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I made the mistake of combing through my at-home hair coloring too many times and now most of my hair is completely black, no highlights, just black. I'd like to have some reddish highlights. My hairdresser took a sample of my hair and bleached it out as much as he could and it was orange/gold (not pretty). The other problem is, I am completely gray. So if I want to get my hair touched up whenever I have new growth (every 3 weeks), I'd have to pay my hairdresser a small fortune every three weeks. I can't afford that.
He suggested I get highlights and low lights, but I've had them before and it's not a good look for me, plus it would be too expensive every three weeks. I thought about growing out my hair to be all gray, but it would not be flattering with my skin color. So I thought I'd start out getting as much black out of my hair as I can.
I would not attempt this myself. Ask your hairdresser how to go about removing the black. It may not be advisable or possible. Might be too damaging to your hair. What color were you dyeing that it turned black? I think reddish highlights might be a unrealistic goal as red fades quickly. Maybe try for a light or medium brown all over. How about a haircut to get rid of much of the black?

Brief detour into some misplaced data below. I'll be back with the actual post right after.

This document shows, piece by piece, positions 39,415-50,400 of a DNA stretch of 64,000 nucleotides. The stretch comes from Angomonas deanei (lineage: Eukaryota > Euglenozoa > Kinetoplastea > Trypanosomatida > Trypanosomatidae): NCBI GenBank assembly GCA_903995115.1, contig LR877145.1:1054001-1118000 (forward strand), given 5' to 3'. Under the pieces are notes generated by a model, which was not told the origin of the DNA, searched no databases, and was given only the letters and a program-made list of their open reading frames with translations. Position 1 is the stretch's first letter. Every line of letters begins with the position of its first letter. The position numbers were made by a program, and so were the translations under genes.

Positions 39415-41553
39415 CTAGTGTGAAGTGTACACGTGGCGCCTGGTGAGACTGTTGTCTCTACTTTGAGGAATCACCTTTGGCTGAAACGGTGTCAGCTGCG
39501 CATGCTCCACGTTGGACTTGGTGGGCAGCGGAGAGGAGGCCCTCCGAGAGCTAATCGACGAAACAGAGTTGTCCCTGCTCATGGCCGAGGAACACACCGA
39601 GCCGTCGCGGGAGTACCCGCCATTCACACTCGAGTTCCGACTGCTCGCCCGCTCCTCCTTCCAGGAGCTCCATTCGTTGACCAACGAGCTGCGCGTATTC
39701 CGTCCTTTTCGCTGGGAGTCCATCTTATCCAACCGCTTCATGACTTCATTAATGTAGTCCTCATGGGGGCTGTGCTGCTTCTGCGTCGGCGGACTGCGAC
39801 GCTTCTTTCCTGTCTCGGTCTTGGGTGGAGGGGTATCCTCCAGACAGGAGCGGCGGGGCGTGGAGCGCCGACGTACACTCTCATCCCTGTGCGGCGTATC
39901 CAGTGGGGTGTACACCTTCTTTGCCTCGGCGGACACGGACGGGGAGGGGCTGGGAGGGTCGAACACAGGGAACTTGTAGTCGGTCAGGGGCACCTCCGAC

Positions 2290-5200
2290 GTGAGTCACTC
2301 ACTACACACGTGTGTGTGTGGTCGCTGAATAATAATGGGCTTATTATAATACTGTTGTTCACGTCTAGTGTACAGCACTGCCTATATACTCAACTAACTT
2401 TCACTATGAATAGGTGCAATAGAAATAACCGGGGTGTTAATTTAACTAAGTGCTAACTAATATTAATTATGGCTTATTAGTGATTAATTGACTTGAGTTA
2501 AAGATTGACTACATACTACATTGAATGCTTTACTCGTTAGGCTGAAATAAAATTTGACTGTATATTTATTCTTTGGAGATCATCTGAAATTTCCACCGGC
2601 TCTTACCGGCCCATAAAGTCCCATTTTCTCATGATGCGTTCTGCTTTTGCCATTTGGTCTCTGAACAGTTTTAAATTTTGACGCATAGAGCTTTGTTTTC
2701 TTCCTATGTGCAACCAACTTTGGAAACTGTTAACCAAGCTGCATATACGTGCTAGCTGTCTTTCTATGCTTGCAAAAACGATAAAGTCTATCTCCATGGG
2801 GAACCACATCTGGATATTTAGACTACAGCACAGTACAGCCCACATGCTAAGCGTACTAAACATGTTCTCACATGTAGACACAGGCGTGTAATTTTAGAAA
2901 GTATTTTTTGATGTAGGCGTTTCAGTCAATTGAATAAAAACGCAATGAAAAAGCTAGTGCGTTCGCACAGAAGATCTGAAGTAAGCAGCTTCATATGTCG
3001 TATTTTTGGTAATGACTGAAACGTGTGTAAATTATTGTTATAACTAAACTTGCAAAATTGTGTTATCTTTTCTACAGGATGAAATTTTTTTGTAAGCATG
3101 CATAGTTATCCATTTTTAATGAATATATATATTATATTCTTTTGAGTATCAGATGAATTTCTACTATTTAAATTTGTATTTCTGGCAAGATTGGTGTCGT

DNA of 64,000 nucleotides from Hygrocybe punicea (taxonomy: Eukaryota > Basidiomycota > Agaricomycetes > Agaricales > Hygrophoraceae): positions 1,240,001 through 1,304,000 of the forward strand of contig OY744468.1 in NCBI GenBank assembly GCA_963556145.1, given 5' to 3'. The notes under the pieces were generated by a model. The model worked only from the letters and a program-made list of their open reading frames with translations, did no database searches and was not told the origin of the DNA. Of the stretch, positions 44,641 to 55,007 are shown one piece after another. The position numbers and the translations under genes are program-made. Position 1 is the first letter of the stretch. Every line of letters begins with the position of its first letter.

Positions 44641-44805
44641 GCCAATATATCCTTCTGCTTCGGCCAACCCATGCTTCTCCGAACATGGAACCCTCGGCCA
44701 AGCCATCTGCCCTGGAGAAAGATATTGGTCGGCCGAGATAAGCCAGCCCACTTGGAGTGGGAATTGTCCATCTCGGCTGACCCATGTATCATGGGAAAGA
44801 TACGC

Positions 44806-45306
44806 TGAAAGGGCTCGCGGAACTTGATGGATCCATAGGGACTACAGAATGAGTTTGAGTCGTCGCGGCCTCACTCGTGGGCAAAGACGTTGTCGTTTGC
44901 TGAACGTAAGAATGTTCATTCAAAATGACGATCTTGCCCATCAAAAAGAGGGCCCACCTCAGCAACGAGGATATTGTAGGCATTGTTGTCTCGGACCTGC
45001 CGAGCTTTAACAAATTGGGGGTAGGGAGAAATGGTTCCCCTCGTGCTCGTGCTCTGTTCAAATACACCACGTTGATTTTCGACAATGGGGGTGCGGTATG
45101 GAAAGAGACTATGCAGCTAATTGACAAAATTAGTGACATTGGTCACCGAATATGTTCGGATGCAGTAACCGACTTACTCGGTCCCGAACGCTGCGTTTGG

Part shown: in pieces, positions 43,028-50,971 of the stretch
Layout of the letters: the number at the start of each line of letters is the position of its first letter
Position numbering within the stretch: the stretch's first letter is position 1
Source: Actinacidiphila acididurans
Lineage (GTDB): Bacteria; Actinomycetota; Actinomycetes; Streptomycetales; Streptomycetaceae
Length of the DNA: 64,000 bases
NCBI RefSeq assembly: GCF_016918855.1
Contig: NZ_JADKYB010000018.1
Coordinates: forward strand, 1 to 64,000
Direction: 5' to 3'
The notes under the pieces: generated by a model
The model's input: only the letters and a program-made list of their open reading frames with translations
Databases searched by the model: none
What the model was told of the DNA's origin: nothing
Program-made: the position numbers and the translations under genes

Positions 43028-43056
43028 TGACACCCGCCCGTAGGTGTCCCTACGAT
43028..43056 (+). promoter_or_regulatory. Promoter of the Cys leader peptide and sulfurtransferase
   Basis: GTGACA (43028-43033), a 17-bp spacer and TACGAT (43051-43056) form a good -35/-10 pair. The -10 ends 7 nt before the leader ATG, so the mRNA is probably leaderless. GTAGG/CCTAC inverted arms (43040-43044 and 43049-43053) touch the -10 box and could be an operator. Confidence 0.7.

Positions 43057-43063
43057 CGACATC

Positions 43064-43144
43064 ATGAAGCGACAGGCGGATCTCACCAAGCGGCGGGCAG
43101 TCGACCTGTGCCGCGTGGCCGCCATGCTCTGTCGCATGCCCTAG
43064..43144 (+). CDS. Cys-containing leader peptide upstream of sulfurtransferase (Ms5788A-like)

Color fix and Color zap are products devised to remove hair color. Color fix removes undesired permanent hair color. A controlled usage is done for color correction in specific areas. These corrections may be full or slight color corrections.
My feeling is: When you reach a certain age and have grey hair it's best not to go too dark because our skin becomes lighter as we age. I've found that most professionals agree with this. I have a sister-in-law who, all her life had black hair. She's now in her late 60ies; dying it black and it is very unbecoming as it is to Elizabeth Taylor. It may not be on you,depending on your age and skin tone. I let my hair color grow off but started coloring it again because it had no body which the coloring gave me. I know this doesn't answer you question, but a lighter color on grey hair requires much less maintenance. Just my 2 cents worth.